Corrientes’s compact colonial core makes it a good walker’s city, at least in winter or during the cool morning hours. In practice, the best walk is an evening stroll along the riverfront Avenida Costanera General San Martín, which enjoys spectacular sunsets across the slow-flowing Paraná’s glassy surface.
On the Costanera at the west end of Junín, the Jardín Zoológico (Avenida Costanera 99, tel. 03783/15-34-1356, 9 a.m.–6 p.m. Tues.–Sun., free) focuses on regional fauna, such as caimans, Geoffrey’s cat, the puma, and birds like the toucan; there is also a serpentarium.
One block south of the Costanera, bounded by Quintana, Buenos Aires, Salta, and 25 de Mayo, the civic center is Plaza 25 de Mayo; it’s home to the Casa de Gobierno (governor’s palace), the legislature, and the Iglesia de la Merced, a landmark 19th-century church.
Where the Costanera becomes Plácido Martínez, at Juan Torres de Vera y Aragón, it’s a short walk to Calle San Juan’s Paseo Italia, a monumental tribute to the Italian community, but there’s a more impressive feature in the vivid Murales Históricos, a series of murals that turns the corner at Quintana and depicts the city’s history since colonial times.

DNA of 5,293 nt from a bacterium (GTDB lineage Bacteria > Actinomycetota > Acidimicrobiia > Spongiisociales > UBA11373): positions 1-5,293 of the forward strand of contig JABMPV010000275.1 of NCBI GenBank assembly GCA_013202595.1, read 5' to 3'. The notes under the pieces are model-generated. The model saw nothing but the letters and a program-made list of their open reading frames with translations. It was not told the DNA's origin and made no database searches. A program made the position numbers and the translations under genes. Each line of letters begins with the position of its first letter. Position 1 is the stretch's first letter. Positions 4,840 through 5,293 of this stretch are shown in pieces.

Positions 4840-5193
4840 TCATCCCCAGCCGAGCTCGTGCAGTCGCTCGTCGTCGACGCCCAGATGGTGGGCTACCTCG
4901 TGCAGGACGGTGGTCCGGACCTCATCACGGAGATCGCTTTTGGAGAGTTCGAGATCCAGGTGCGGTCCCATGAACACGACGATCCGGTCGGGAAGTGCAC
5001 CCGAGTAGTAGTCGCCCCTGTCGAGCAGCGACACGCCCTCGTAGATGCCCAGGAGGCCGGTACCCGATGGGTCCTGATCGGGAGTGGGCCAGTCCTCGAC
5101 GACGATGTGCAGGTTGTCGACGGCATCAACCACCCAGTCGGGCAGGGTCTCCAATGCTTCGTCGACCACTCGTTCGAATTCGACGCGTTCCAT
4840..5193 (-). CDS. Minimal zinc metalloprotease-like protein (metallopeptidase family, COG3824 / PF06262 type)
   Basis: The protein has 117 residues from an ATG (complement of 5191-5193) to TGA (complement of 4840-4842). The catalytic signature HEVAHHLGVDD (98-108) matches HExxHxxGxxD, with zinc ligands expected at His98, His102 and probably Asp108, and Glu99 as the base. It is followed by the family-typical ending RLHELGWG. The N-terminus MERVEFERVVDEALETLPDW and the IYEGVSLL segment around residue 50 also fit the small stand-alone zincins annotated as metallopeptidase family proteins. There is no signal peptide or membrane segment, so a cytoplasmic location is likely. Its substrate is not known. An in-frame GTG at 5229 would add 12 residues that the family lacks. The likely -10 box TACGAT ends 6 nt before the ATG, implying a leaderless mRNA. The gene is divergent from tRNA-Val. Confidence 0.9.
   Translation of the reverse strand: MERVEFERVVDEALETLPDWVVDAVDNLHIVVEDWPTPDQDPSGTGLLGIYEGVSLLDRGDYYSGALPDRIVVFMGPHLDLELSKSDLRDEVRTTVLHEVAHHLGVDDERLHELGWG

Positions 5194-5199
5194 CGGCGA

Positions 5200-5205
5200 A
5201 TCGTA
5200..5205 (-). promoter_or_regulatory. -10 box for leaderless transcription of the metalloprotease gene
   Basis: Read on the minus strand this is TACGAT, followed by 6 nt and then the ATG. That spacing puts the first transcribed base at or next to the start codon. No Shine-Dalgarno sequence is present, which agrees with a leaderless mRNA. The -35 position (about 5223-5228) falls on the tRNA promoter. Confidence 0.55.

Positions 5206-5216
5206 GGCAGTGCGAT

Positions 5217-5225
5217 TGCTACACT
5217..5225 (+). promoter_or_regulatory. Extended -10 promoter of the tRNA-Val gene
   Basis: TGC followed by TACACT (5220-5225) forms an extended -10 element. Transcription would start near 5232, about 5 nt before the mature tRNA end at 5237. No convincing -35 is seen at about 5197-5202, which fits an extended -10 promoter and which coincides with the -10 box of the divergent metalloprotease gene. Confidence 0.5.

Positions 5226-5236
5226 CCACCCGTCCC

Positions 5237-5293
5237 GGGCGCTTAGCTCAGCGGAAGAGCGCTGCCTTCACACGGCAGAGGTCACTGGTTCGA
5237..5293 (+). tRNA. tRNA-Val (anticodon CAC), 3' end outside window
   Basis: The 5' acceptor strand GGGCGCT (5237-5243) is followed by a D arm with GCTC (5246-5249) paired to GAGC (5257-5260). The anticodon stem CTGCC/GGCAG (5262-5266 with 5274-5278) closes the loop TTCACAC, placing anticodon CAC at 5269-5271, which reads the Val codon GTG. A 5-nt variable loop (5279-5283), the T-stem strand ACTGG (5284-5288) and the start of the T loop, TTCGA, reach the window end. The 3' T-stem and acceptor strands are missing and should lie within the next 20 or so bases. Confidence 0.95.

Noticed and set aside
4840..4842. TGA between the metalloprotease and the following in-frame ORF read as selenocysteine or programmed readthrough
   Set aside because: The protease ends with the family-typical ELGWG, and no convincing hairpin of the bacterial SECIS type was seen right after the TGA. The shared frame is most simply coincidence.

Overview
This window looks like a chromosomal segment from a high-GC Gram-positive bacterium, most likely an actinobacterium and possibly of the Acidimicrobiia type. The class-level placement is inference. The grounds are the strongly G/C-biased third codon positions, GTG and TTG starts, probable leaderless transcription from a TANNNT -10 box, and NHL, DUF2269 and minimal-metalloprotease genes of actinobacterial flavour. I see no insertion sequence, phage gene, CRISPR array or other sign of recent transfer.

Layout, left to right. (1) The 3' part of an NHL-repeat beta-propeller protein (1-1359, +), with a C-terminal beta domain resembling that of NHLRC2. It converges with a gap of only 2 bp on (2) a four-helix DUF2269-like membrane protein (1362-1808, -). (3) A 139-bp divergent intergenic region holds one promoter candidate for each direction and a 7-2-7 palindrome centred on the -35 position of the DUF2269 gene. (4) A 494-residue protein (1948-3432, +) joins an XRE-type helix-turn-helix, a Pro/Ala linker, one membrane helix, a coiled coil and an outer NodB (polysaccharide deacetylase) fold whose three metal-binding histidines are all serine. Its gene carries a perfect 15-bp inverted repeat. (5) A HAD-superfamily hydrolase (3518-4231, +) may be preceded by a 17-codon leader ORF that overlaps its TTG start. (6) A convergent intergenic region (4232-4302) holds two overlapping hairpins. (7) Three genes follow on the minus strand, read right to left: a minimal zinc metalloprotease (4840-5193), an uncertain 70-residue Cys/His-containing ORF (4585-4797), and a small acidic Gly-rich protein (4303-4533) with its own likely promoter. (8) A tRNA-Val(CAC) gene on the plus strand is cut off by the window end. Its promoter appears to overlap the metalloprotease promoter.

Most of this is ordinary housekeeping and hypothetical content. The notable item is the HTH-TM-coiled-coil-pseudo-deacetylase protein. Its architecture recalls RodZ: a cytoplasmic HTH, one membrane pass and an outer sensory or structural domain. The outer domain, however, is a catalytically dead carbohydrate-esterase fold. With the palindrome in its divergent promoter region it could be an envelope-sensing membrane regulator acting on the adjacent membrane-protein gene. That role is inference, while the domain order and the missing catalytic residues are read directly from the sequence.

Immediately east, dating from the late 16th century, the Convento de San Francisco (Mendoza 450) underwent an impressive restoration in 1939. Two blocks south, the Museo Histórico de Corrientes (9 de Julio 1044, tel. 03783/47-5946, 8 a.m.–noon and 5–8 p.m. Mon.–Fri., free) focuses on colonial art, antique weapons and furniture, and numismatics.
Bearing the name of Alexander von Humboldt’s 19th-century travel companion, the Museo de Ciencias Naturales Amado Bonpland (San Martín 850, tel. 03783/47-5944, 9 a.m.–noon and 4–8 p.m. Mon.–Sat., free) is a sprawling facility focusing on entomology and vertebrates, but it also has a good fossil collection.
In the 16th century, according to legend, insurrectionary Indians attempted but failed to burn a wooden cross that survives in the Iglesia de la Cruz, on the south side of its namesake plaza, bounded by Bolívar, Salta, Buenos Aires, and Belgrano.
© Wayne Bernhardson from Moon Argentina, 3rd edition